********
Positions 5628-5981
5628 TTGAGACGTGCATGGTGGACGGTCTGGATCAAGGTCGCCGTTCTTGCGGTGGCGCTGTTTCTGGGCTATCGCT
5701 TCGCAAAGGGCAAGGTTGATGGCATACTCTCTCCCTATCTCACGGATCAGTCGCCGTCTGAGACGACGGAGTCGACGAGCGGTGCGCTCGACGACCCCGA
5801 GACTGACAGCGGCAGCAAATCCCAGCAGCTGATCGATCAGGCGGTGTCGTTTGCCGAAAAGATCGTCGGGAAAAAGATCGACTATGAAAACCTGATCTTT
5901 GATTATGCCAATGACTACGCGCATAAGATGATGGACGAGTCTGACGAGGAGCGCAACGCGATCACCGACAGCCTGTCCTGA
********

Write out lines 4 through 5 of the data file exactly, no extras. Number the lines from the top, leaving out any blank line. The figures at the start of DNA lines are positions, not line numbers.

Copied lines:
5801 GACTGACAGCGGCAGCAAATCCCAGCAGCTGATCGATCAGGCGGTGTCGTTTGCCGAAAAGATCGTCGGGAAAAAGATCGACTATGAAAACCTGATCTTT
5901 GATTATGCCAATGACTACGCGCATAAGATGATGGACGAGTCTGACGAGGAGCGCAACGCGATCACCGACAGCCTGTCCTGA